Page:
Reader warning: This is going to be a politically incorrect post
So, here’s another Washington Post headline: “Family of former U.S. Army Ranger held hostage by Islamic State plead for his life”. Well, the first thing to jump out at me was the photo of Mom and Dad Kassig, parents of the former U.S. Army Ranger being held hostage by ISIS. Mom Kassig is wearing a head scarf in deference to her son’s captors’ religious, please God, don’t let me choke on this word, sensitivities. The article quotes the parents pleas to their son’s captors.
The headline highlights the American captive’s military service, yet, here I was wondering definitely cold-hearted things, like how in the hell did this “former U.S. Army Ranger” end up being a hostage. Well, just like in the Bowe Bergdahl situation, it’s best to avoid asking questions like this, “why in the hell was he in Syria?” Okay, here’s a small loose thread, which this story left hanging:
“Peter Kassig’s family said he was in the region doing humanitarian work when he disappeared a year ago near the city of Raqqah in eastern Syria.”
Sounds great, he was doing humanitarian work and the next question was with whom was he working, because humanitarian work sounds good, benign, non-political, right? Move on LB, don’t ask questions, just accept the feel-good story the press presented, be angry that an American patriot is being held captive by barbarians, because that’s the message the headline wanted you to get.
So, Kassig was near Raqqah doing good works when he was captured by ISIS a year ago, who along with the Free Syrian Army and the al-Nsrah front overran government forces in Raqqah. With whom was Kassig doing humanitarian works near Raqqah, that’s my question. Here’s one other elusive loose thread, which the reporter didn’t tug on, “The militant then threatened to kill Kassig, a Muslim convert, because of U.S. bombing of Islamic State targets in Syria.” Aha, Kassig was a Muslim convert, with U.S.Army Ranger training just trekking all the way to Syria to do humanitarian works with whom? Was he with some aid group? Or maybe he wanted to join the elusive Syrian moderates, perish the thought that he might have joined the jihad – that would be unthinkable….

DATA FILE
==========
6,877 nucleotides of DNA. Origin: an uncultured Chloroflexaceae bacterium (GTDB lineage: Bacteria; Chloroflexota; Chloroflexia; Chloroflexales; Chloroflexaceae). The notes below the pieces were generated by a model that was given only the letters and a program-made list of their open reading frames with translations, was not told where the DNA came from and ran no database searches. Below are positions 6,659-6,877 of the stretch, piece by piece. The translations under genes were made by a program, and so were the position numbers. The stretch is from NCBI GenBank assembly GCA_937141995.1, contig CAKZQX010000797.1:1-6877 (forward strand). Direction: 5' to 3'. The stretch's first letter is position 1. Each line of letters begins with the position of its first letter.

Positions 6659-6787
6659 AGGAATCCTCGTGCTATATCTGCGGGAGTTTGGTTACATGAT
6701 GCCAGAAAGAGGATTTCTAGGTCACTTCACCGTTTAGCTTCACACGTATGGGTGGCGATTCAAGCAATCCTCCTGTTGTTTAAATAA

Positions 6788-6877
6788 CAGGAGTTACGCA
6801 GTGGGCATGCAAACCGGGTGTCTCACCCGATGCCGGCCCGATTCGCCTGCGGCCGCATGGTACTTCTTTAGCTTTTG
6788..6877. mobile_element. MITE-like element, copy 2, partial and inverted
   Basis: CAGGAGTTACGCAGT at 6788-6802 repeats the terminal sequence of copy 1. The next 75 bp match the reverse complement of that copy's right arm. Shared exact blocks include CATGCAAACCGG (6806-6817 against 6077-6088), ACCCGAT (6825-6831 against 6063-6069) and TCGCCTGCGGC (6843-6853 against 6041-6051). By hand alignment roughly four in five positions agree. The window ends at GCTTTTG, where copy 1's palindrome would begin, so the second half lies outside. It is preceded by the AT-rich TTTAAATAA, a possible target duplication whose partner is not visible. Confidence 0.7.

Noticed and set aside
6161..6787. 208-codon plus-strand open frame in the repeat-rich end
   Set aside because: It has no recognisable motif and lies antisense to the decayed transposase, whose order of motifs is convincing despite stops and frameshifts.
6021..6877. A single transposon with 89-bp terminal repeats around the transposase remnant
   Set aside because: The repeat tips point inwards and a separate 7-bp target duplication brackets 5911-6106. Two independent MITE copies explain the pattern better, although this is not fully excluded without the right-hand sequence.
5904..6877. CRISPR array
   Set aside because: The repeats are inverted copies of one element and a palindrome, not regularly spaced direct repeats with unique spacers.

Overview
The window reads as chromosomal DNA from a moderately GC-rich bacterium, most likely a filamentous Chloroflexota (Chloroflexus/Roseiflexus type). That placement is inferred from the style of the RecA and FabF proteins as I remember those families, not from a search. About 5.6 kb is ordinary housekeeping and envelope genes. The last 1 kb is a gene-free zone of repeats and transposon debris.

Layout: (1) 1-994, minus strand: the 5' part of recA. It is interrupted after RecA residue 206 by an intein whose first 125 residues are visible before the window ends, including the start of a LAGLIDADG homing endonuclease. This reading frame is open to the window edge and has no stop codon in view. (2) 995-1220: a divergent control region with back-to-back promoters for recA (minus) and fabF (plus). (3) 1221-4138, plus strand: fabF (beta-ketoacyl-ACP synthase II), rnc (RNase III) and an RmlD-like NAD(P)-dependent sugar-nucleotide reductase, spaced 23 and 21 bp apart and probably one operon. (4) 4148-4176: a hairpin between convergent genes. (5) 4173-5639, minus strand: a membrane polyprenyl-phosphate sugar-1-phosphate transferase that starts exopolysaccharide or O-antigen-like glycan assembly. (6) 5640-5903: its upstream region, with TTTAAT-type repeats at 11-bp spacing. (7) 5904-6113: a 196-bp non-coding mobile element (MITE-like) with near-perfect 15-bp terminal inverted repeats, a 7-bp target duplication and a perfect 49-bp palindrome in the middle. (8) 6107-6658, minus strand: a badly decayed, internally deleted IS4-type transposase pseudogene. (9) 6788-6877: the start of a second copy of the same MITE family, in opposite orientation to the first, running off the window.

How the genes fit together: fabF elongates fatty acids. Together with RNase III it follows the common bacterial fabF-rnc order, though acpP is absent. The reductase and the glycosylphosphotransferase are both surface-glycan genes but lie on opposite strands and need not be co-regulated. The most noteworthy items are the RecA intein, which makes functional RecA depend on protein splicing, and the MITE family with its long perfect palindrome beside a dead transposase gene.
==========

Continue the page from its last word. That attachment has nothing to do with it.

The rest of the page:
Okay, let me add my question about the humanitarian works of Kassig – Sera, his relief organization he founded – it seems hokey to me, there you have it – just a weird female hunch thing. Lots of red flags – the web page seems amateur, very skimpy on details. Updated in 2014 that the organization’s operations are temporarily ceased. How many people work (volunteer) for this organization or was it a one man show? Maybe Kassig was like Bergdahl – angry at the US military actions in the Muslim world, yes, that question popped into my head. Enough politically-incorrect thoughts for one dayLB (yes, I am talking to myself, lol) – just accept the picture the media paints and move quietly along.
Sorry still googling and found this Time exposé from January 2013, “An Army Ranger Helps Syrian Refugees”, on Kassig’s Sera humanitarian relief organization – sounds like a one-man show effort. Here’s some tantalizing threads to consider from this Time piece:
“What have you been doing during your time in Lebanon?
I started by travelling as much as possible throughout the country and focusing my efforts on volunteering on a small scale in a Palestinian refugee camp in South Beirut. I wanted to try and understand the full scope of the level of need and what role I could potentially have in meeting that need. I also volunteer in a hospital in Tripoli, Lebanon, offering my services as a trauma medic to Syrian refugees who have been wounded in the fighting in Syria. From these experiences I began the development of my NGO, SERA, which stands for Special Emergency Response and Assistance. I divide by time between my personal volunteer efforts, my organizations relief operations, which include the distribution of aid materials such as medical equipment and children’s clothing, as well as food and cooking materials in both Lebanon and Syria.”(my highlight)
Oh yes, nothing political in his humanitarian good works, humm.